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Yes, I forgot to mention, it was around 4 in the morning when I translated that piece before going to bed.
It's Mikhail Artsybashev, who is most famous for his novel 'Sanin' which I haven't read, maybe yet. I've only red his 'Ward of Incurables', since it was very short and with intriguing morbid title)) I liked it, so then I found his notes, which are perfect because they're non-fiction, pure philosophic musings which I appreciate the most.
Have to thank Karl for discovering this writer. He was never very well-known, in fact, he was censored, even blamed for the epidemic of suicides.
Another piece from his notes: "And so humanity is faced with this damn question about its mission, for the sake of which a man could live and suffer, consoling himself with the fulfilling of the will of the Sender. If a mission exists, a goal, a meaning - then life is worth living and enduring till the end. If not, if the goal is beyond human understanding, if a man is but a screw in a machine and after his death is simply to be melted into another detail of that machine, then it's not worth worrying, not worth keeping life on Earth, and it's better to shoot yourself in the forehead and blow up this planet."
Very pleased to see the discussion going on here while I'm away taking care of stuff and junk and such
@theMeme, I wouldn't argue people are motivated solely by pleasure/pain in the narrow, almost biological understanding. If hedonism is supposed to be understood as only bodily comfort and pleasures, pertaining to only our 5 senses - then no, perhaps only other animals are motivated by that alone. But I see human motivations as merely the extentions of hedonism onto our developed mind. We also have mental, psychological pleasures. Such being the sense of self-worth. Pride. I would argue the pursuit of such aims as 'personal growth', endurance, stoicism, asketism, altruism as chasing the pleasure of feeling oneself worthy, special. I see the main theme here: nobody is trying to be in the negative state unless it also leads to a positive gain. Pain, negative experience can only have an instrumental value, as a tool of achieving something, but it can not have an intrinsic value as in valuable experience for its own sake, in and of itself. While the positive sensation, a positive experience can have both. For example, if there is no ultimate purpose, and we can create a sentient being that will be alive for a day. We can create it to suffer or we can create it to experience bliss. Which one should we choose? Doesn't matter for the Universe what that thing will exerience, serves no purpose whatsoever. Quite obviously, suffering could not be considered equally preferable to bliss. Bliss can have a value for the one experiencing it. Suffering can not be a "+" for the one experiencing it, unless it has a positive outcome for someone, somewhere. Otherwise it's sensless shit. Nobody can want this for themselves unless they see some secondary gain from having to go thru it, on its own it has no value. So in a way we all try to achieve a gain of sorts, always, wherever we go and whatever we do. Wouldn't it be idiotic otherwise? That somebody would say, 'I'm not after pleasure/pain, I just want to be born and suffer for no point whatsoever'. If somebody is choosing or desn;t mind suffering they're after something, something that at least mentally, psychologically, in their mind will feel good. Mental pleasure is just as real and so I don't think we've gone too far from hedonism.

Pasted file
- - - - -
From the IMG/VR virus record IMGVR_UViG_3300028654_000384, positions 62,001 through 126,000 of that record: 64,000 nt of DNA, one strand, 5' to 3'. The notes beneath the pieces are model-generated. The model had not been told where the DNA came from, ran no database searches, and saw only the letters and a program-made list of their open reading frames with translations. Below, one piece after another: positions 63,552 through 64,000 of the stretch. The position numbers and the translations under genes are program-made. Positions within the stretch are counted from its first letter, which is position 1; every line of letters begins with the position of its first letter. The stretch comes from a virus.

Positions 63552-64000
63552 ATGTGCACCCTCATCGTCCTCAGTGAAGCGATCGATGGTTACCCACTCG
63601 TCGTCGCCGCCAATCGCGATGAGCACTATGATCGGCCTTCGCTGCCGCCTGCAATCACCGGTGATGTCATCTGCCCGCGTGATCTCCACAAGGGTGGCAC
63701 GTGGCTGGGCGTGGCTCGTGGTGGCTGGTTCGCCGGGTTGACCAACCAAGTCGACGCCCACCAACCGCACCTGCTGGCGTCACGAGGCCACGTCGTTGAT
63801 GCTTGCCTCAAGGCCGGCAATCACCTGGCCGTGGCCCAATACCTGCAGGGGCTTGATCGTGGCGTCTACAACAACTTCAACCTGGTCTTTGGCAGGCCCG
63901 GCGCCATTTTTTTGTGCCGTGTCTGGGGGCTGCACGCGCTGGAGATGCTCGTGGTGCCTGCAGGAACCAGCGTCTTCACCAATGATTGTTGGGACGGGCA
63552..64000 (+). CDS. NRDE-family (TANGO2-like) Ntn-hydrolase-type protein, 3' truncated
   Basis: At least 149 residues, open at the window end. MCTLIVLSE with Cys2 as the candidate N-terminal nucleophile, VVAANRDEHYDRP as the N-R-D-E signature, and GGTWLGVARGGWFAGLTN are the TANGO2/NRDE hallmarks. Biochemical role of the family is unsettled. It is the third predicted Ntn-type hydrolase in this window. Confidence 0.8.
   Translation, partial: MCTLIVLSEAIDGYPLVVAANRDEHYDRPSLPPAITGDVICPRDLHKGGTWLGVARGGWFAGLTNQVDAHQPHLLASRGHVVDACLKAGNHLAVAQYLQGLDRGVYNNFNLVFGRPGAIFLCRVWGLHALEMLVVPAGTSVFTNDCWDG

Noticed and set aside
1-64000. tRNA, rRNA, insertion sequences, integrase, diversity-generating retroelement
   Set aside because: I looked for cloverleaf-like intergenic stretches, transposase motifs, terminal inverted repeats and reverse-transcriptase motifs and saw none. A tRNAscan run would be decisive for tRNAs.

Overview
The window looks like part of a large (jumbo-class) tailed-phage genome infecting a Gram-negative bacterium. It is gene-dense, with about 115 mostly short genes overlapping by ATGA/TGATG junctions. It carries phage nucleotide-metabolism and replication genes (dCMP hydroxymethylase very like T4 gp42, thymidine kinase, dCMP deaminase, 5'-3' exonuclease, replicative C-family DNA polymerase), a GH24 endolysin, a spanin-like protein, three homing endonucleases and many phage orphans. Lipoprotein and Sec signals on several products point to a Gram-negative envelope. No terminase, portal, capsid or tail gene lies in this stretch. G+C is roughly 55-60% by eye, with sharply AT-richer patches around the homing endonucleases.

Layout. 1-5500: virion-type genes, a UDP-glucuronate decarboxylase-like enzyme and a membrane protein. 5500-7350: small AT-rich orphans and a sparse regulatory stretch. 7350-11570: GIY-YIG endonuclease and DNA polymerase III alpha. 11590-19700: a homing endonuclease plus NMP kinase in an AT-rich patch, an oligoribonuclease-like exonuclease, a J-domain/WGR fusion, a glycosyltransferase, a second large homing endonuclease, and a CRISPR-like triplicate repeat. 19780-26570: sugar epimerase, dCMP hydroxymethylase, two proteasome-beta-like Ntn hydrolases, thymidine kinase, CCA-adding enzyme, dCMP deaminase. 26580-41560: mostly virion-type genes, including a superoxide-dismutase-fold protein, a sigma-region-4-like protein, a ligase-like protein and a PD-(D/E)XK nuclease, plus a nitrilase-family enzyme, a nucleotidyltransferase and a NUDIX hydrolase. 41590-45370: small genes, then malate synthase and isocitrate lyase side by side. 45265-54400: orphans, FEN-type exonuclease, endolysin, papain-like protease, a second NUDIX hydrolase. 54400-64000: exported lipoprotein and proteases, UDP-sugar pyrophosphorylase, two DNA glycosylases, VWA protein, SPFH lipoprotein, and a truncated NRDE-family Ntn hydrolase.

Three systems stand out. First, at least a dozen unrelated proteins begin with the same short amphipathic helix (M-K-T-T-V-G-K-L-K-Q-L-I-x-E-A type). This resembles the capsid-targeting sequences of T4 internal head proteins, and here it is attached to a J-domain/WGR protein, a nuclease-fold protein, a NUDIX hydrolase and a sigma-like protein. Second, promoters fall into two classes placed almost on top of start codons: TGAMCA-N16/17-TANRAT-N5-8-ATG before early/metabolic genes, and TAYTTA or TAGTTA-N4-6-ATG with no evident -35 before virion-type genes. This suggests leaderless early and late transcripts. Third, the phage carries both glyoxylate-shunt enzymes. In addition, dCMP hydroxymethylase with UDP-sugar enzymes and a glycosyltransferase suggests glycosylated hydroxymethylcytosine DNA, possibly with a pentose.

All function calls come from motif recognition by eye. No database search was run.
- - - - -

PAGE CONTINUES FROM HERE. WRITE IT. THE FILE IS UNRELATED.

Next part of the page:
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I've watched a documentary about this murder once. 48 hours probably. So she helped the separation of church and state in US, eh? Ongoing battle for you guys with your school prayers and 'one nation under god' and such...
Feel free to choose any older post related to your question and comment there, for example, any entry in the atheism | religion category.
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Hi and welcome!
I get the impression that you made the sort of case that rejects alternatives like Preferentism in favor of hedonism.
I wasn't trying to say we should subscribe to hedonism. I was rather speculating that we have basis hedonistic motivations underneath so many seemingly 'higher' aspirations. When somebody gets a kick out of fasting and praying - that, probably, won't be seen by most as chasing pleasure, but at the core of it very well may be a narcissistic kind of pleasure, and in a way, in the broad sense of the word, even masochistic acts can fall under pleasure-seeking behavior. I'm not talking prescriptive ethics here at all. Just questioning that there is 'so much more to human motivation than pleasure seeking'. There's more perhaps, but not that much.
About the prescriptive ethics - don't even ask me that, I'm on vacation from this particular question lol.
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But yeah, normative ethics = a blast! Hopefully that's just a temporary vacation...
Right, sure... I've been working with my hands more this last week, and been finding it quite pleasing. So ... hedonism, again :)
It's quite possible that I'll be back to exercising my brain muscles more intensely soon in an attempt of being one of these people again:
Meanwhile, you'll probably find some good company among the commenters who could have been writing their own blogs very easily))